Climate change resources for NJ educators
The New Jersey Climate Change Education Hub, launched in June 2022, equips educators with teaching materials aligned to the new Climate Change Education Student Learning Standards. Found at
NJClimateEducation.org, it is searchable by grade level and subject area. This free hub has exemplar lesson plans written by New Jersey educators, a database of more than 1,500 teaching resources, professional learning opportunities and guidance for school boards.
Lesson plans by NJ teachers for NJ teachers
Working with the nonprofit SubjectToClimate, teachers created the exemplar lesson plans provided on the New Jersey Climate Change Education Hub. The easy-to-follow, interdisciplinary lesson plans show users how to integrate climate change into the topics they already teach in the classroom.
Each lesson plan is carefully reviewed using a rubric designed with input from New Jersey stakeholders, such as those who are members of the New Jersey Climate Change Thought Leadership Committee. The review process includes self-review, peer-review and review by the SubjectToClimate chief learning designer and chief content officer. A climate scientist checks all the materials.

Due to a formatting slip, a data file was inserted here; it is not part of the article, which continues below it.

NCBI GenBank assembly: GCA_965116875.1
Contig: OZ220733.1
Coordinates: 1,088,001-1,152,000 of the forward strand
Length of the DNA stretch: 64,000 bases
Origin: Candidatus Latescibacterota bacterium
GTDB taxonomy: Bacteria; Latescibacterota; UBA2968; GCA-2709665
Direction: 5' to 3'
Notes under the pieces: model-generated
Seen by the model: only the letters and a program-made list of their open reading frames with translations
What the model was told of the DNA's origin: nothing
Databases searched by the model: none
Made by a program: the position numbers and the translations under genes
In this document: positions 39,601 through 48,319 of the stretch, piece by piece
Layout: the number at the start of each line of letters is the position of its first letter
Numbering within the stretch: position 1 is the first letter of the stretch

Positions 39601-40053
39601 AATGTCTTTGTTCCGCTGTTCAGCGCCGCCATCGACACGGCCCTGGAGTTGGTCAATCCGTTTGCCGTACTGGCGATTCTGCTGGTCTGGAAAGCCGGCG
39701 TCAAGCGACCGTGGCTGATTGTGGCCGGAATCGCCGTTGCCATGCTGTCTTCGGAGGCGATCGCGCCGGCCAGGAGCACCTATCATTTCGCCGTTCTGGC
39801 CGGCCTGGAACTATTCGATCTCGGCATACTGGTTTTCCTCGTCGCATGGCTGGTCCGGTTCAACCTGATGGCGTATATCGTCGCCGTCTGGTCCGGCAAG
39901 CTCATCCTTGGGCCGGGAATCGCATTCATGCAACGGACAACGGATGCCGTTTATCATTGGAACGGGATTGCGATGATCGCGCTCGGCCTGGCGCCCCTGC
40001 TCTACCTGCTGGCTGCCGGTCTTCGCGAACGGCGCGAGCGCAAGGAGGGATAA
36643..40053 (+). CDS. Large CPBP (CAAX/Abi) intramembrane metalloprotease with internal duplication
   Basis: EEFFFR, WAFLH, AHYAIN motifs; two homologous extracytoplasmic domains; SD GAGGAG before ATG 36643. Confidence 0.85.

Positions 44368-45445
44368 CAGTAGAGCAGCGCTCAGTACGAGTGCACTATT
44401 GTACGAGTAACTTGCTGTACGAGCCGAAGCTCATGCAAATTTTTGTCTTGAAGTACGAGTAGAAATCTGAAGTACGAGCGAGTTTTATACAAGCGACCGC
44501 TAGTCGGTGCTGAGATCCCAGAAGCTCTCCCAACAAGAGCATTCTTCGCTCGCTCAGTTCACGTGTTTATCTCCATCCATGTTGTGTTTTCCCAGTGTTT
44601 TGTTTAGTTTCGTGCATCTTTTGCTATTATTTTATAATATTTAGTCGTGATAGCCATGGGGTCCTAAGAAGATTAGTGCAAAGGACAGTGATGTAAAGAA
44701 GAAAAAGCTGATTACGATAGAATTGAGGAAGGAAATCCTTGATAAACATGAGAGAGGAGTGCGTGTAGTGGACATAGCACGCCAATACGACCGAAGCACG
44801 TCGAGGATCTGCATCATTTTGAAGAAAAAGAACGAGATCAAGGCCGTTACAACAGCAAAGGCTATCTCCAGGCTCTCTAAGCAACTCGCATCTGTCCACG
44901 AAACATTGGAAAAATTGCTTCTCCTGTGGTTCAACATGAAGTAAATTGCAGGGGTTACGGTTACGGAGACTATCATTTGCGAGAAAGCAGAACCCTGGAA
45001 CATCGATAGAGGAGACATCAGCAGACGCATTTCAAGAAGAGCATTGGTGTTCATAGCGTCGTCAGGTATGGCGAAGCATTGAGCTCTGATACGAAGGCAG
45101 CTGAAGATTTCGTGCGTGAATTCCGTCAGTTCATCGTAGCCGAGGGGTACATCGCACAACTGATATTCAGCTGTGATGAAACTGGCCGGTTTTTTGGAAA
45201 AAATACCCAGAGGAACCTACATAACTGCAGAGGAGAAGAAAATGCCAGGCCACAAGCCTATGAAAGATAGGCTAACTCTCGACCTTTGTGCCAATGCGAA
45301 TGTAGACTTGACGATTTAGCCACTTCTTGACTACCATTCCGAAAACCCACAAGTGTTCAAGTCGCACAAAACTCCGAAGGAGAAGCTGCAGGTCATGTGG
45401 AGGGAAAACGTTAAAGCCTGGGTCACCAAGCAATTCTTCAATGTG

Sustainable Jersey for Schools is a certification program for pre-kindergarten through 12th-grade public schools. It provides guidance and support to schools that implement steps to be sustainable in their operations and proactive in preparing students for the challenges they will face in the future. Many schools that have achieved certification with Sustainable Jersey for Schools are already incorporating climate change education into the classroom. Teachers from certified schools are helping to create the lesson plans provided on the New Jersey Climate Change Education Hub.